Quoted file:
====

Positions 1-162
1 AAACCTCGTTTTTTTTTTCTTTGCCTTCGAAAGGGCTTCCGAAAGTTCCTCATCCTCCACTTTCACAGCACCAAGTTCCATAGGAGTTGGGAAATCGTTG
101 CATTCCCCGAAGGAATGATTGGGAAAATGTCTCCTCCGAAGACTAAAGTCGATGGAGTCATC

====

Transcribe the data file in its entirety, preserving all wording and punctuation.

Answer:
Positions 1-162
1 AAACCTCGTTTTTTTTTTCTTTGCCTTCGAAAGGGCTTCCGAAAGTTCCTCATCCTCCACTTTCACAGCACCAAGTTCCATAGGAGTTGGGAAATCGTTG
101 CATTCCCCGAAGGAATGATTGGGAAAATGTCTCCTCCGAAGACTAAAGTCGATGGAGTCATC